How the Climate Variables Were Estimated
As part of the Evapotranspiration of Hawai‘i project, it was necessary to make maps of numerous climate and land characteristic variables in order to estimate evapotranspiration. In all, more than 40 variables were mapped. The spatial patterns of each climate variable were estimated through a combination of measurements and modeling techniques. In each case, data not used to make the estimates was used to check the results, a process called validation. A complete description of the methods used to estimate each variable is given in the ET Project final report. Below are brief descriptions of the methods used for some of the key variables.
Monthly maximum, minimum, and mean temperatures were estimated as functions of elevation, within an assumed two-layer atmosphere separated by the trade-wind inversion (assumed to be at a height of 2150 m), and rainfall. At right, January maximum, minimum, and mean temperatures are shown as a function of elevation for mean annual rainfall of 500 mm (solid lines) and 1000 mm (dotted lines).
Mean relative humidity was mapped for each hour of the diurnal cycle of each month as a function of elevation. First, functions were fit to station data to represent the vertical changes of minimum and maximum relative humidity with elevation. As an example, the January profiles of minimum and maximum relative humidity are shown on the left.
Based on the minimum and maximum, the 24 hourly relative humidity values were estimated using a sinusoidal function. The January diurnal cycles for elevations of 100 and 1000 m are shown in the graph to the right.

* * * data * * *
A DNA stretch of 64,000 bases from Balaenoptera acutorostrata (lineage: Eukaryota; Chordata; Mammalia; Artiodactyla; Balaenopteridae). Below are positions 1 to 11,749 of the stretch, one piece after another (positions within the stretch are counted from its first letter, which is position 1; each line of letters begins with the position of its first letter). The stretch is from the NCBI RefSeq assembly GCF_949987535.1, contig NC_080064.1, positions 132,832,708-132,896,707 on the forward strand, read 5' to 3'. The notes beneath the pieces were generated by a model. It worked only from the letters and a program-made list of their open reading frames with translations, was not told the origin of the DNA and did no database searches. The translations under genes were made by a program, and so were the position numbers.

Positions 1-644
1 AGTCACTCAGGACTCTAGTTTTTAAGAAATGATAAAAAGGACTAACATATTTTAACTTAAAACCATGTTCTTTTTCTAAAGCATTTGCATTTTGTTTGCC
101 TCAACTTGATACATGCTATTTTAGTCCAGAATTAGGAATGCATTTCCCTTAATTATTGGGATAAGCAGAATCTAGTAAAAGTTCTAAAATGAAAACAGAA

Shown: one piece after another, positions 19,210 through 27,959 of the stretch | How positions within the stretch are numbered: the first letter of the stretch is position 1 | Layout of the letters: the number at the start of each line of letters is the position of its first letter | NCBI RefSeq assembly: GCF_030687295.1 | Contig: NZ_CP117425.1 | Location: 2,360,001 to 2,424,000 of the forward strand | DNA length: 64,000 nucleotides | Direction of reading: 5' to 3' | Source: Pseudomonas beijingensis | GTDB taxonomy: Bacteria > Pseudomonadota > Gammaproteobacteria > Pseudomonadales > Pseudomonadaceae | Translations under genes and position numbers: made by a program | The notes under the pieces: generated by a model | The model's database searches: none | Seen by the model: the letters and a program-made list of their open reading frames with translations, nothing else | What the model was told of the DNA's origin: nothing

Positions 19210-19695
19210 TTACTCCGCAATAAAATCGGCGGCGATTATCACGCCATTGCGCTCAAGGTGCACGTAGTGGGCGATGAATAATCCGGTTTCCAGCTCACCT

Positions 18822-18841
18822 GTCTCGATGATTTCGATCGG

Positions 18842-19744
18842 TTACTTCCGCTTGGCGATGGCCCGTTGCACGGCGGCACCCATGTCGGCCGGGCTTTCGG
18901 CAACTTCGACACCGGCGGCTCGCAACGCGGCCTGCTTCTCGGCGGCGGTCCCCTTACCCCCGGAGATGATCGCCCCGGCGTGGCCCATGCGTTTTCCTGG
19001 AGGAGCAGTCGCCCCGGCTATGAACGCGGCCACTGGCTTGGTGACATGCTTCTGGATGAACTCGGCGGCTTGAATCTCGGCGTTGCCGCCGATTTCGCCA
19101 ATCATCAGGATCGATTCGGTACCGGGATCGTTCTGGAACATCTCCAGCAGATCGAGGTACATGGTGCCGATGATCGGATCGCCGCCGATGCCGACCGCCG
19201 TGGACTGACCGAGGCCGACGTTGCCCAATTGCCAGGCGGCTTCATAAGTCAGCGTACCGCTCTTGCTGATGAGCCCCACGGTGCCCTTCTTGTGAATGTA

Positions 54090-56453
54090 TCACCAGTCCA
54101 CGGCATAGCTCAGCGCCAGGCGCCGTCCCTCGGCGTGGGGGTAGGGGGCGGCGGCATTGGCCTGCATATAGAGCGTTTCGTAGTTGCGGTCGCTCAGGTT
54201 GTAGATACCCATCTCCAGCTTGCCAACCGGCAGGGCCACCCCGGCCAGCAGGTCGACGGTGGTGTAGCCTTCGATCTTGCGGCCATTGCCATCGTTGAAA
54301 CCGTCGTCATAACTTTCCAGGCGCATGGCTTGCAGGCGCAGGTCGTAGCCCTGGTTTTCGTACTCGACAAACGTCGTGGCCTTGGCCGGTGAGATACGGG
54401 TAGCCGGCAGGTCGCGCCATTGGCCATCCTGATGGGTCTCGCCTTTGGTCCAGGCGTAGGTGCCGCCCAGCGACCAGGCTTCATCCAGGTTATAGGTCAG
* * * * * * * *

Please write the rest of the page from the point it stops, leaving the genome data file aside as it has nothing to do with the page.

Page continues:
The mean annual wind map developed for Hawai‘i by AWS Truewind were used in this study. Using their map of wind speed at 50 m above the ground, we adjusted it to a reference level of two meters above the vegetation. Using stations data from HaleNet (photo on left shows the HaleNet Treeline station at 2260 m elevation on windward Haleakalā), we found the month-to-month differences in wind speed did not follow a consistent pattern. However, the wind speed does differ strongly according to time of day, but with differences that depend on elevation. We used that information to develop 24 hourly wind speed maps, applicable in all months of the year.
|Raingage in Haleakalā, Maui. Photo credit: John DeLay
In the Rainfall Atlas of Hawai‘i, raingage data and expert knowledge were supplemented with rainfall estimates derived from the PRISM rainfall analysis (Daly et al., 2006), NEXRAD radar rainfall observations, MM5 mesoscale meteorological model simulations, and patterns of vegetation. We used a variety of innovative techniques to evaluate and merge these different estimates of rainfall to produce the best estimates of mean rainfall and its uncertainty at any given location. For complete background information, data, interactive maps, historical information, and methodology, please refer to the Rainfall Atlas of Hawai‘i website.
The key variable in the energy term of the Penman-Monteith equation is Net Radiation. Much of the work done in this project went into estimating this variable. Net radiation has four components, each of which had to be mapped for each time interval (24 hours x 12 months). The most important component of Net Radiation is Solar Radiation, which has distinct diurnal, annual, and spatial patterns related to sun angle, atmospheric clarity, and cloud cover.
We mapped solar radiation by first estimating clear-sky solar radiation, the amount of sunlight received with no clouds at a given location, time of year, and time of day. Then the effects of clouds and shading by surrounding terrain were incorporated to produce maps of solar radiation. We analyzed patterns of cloud frequency based on imagery from the MODIS and GOES satellite platforms. For more information on the methods used to map solar radiation, please refer to the Solar Radiation of Hawai‘i website.